Preamble

Author:Dennis J. Mahoney
Pages:1985-1986
 
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Page 1985

The part of the Constitution that we read first is the part of the original Constitution that was written last. The Preamble, which sets forth the noble purposes for which the Constitution is "ordained and established," was composed by the CONSTITUTIONAL CONVENTION'S Committee of Style. The committee sat between September 8 and September 11, 1787, after the Convention had debated and voted on all of the substantive provisions of the Constitution; its mandate was to arrange and harmonize the wording of the resolutions adopted by the delegates during the preceding four months. The task of actually drafting the document fell to GOUVERNEUR MORRIS of New York, and so the authorship of the Preamble must be ascribed to him.

Morris made two major changes in the Preamble as it was reported by the Committee of Detail and referred to the Committee of Style. The earlier version had begun, "We, the people of the states of ?" and then had listed the thirteen states in order, from north to south; Morris changed this to the now familiar "We, the people of the United States.?" And the earlier version had merely stated that the people ordained and established the Constitution; Morris added the list of purposes for which they did so. Each of these changes has been the occasion of some controversy.

The reference to the "people of the United States" was a source of irritation to the Anti-Federalists. PATRICK HENRY, for example, in the Virginia ratifying convention, denounced the use of the phrase as a harbinger of a national despotism. The Convention, he said, should have written instead, "We, the States.?" In ANTI-FEDERALIST CONSTITUTIONAL THOUGHT, only the states, as the existing political units, to which the people had already delegated all the powers of government, could constitute a federal union and redelegate some of their powers to the national government. Reference to the constituent authority of "the people of the United States" seemed to imply consolidation, not confederation.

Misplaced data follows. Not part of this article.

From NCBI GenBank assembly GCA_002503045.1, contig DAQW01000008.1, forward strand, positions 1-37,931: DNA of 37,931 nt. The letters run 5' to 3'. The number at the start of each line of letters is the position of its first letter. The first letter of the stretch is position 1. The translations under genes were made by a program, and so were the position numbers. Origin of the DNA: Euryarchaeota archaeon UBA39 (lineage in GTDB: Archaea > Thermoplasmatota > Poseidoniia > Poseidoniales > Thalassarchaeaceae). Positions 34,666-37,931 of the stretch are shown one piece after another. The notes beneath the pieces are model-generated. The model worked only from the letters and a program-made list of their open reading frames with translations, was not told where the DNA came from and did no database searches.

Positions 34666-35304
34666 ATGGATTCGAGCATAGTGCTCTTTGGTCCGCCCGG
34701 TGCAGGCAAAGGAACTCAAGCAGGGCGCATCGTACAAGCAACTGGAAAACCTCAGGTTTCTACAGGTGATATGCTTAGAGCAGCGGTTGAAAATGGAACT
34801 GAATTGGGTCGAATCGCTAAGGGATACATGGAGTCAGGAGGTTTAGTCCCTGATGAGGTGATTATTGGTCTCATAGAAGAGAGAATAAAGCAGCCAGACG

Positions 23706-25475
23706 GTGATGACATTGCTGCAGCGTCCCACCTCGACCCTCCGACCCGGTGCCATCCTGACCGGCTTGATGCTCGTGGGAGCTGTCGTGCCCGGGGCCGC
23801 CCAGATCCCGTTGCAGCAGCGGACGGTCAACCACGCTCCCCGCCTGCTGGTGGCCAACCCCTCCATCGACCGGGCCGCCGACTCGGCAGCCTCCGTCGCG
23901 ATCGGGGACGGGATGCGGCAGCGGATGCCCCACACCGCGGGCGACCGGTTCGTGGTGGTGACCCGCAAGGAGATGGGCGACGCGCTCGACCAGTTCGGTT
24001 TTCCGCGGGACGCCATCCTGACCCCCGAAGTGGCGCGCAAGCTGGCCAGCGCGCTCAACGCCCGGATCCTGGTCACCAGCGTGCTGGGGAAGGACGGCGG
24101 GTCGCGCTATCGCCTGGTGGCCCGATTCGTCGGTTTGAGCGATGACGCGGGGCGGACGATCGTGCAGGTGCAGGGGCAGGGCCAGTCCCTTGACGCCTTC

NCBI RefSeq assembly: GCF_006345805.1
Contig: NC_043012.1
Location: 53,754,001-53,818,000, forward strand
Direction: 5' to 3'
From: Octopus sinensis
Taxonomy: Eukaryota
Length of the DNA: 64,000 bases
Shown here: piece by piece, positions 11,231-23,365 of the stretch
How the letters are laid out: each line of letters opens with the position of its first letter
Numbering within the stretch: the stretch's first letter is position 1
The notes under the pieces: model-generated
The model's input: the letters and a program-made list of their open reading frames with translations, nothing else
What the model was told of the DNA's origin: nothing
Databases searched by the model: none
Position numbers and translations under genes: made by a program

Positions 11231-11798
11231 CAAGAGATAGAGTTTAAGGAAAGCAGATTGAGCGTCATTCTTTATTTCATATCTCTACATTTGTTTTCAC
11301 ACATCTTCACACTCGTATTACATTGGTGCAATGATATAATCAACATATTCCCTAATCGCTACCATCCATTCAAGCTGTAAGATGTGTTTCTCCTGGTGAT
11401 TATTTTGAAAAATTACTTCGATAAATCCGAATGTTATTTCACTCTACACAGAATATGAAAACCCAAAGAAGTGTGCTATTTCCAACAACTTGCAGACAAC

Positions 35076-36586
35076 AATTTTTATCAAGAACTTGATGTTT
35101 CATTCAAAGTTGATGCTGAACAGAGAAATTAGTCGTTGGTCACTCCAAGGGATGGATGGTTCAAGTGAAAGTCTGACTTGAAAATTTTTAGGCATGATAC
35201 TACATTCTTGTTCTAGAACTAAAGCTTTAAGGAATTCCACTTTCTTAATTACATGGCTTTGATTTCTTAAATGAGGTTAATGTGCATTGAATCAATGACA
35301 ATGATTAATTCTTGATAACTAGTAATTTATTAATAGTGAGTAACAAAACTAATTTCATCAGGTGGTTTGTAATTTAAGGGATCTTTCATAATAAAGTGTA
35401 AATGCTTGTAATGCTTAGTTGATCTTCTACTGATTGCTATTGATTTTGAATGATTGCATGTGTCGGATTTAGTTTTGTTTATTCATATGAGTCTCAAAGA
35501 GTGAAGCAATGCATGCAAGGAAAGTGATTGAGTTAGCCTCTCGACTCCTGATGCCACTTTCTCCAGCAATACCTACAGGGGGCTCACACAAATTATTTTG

It is unlikely that Morris, the Committee of Style, or the Convention had any such implication in mind. The Convention had approved a preamble that referred to the people of all thirteen states. The committee had to "harmonize" that with the provision that the Constitution would become effective when it was ratified by any nine states. There would likely be a time, therefore, when there would be nine states in the Union and four outside of it; but...

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